I’m not a hunter. This makes me a bit of a hypocrite, because I do eat meat. While I think I could raise a farm animal to for production, I doubt I could actually pull the trigger. I’m not against hunting. Some groups animals (looking at you white tail deer) need population control–just not from me.
But I love taxidermy.
That’s the simple version of why I currently have a tab open in my browser of day one of a live taxidermy collection auction. But, let me back up.
Taxidermy always fascinated me. It’s the ability to be close-up to animals. What was alive, still feels alive. Natural History museums are my favorite. In my early 20s, Tim and I went to NYC and I got to go to the holy grail museum there. I think I took a picture of every single animal diorama there, completely delighted.
Years later, Tim and I lived in Austin in the little blue house. It’s in what used to be a quirky neighborhood, though now the main street to our old house is barely recognizable. One of the coolest little buildings was “The Corner Shoppe.” It’s a small building, and I had no idea what they sold, but the front window was full of taxidermy animals. I passed this building every day, multiple times a day. While I waited for the light, I’d sit in my car staring to see what I could distinguish from the rows of antlers, claws and teeth. There was a huge polar bear in the center. At least one zebra. And so many gazelle, antelope, and who knows what. I probably would have gone in, but it was the kind of store that didn’t exactly have published business hours. So for three years, I looked in the window and wondered.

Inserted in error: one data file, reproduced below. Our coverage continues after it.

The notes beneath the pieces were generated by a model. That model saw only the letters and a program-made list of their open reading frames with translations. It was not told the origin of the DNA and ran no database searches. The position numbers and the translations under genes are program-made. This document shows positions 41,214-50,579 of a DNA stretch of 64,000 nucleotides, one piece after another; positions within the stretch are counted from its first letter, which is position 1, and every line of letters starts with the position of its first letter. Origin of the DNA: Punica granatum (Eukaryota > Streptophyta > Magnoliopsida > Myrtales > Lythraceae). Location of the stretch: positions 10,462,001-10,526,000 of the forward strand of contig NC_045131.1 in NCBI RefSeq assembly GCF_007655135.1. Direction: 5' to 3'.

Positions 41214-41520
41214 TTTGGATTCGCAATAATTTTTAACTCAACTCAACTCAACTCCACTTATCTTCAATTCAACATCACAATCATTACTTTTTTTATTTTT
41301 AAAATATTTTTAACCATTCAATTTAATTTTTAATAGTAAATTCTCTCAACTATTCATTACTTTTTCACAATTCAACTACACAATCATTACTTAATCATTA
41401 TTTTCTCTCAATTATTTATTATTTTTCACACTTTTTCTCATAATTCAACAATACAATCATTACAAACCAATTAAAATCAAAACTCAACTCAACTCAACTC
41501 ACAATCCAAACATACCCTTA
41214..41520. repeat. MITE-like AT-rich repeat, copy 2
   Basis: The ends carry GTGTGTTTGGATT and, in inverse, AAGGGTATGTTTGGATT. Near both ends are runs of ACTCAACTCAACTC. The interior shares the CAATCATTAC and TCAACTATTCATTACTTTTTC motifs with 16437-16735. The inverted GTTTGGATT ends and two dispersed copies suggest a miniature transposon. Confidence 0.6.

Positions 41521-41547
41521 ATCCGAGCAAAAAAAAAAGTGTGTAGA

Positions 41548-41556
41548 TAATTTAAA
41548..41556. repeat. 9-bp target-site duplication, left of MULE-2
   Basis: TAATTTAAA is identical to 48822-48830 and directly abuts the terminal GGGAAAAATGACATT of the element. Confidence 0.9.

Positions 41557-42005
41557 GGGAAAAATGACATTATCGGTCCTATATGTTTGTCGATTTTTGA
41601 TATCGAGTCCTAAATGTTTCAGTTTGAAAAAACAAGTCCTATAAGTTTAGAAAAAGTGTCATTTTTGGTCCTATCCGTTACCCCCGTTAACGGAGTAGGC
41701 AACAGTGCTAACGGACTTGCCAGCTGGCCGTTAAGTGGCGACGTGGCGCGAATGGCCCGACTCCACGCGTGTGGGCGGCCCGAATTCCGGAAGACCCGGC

Yesterday, I saw a news article flash across my social feed and I immediately recognized the pictures. The owner of the store, aka “The Taxidermy King,” passed away in a car wreck earlier this year. This weekend they’re auctioning off over 1800 of his mounts.
Which brings me to the online auction.
My brother is a hunter, which is how I know taxidermy is expensive and certainly its own art form. He’s got a few ducks and a large tundra swan, and paid a premium for them. Do I need a mount? No. Should I really be spending money on a mount? Also no. Do I want one? Oh, yes. I want a coyote.
I haven’t talked a lot about my book on this blog, but it tells the story of Tim’s passing and my grief through the lens of animals and animal behavior. Each chapter is a different animal. The chapter that represents the worst moments of my life, about 2-3 months after Tim died, is called coyote.
I associate them with darkness, pain, blood and cruelty, but am also somewhat fascinated with coyotes. They’re pretty. They’re wild, but also kind of not? It’s hard to describe. But I’d like a coyote to keep in my office. Maybe to conquer this sadness, see a physical reminder of what I have survived. Or maybe to pet and call Cuddles and be ridiculous. Hard to say.
There are at least 12 coyotes up for auction this weekend. The pre-auction bids are super low, but I’m currently watching day one of the live auction. An elk just went for $1100. A rainbow trout for $225. The head of a wild for $175. So it’s quite unlikely I’m going to get a coyote, but that’s okay.
Life is funny and strange. It comes together in circles that we can’t predict. Some of us try to preserve it, whether through words or taxidermy, so we can stare at a moment forever. When you look at it that way, I guess it’s pretty easy to see why I love taxidermy after all.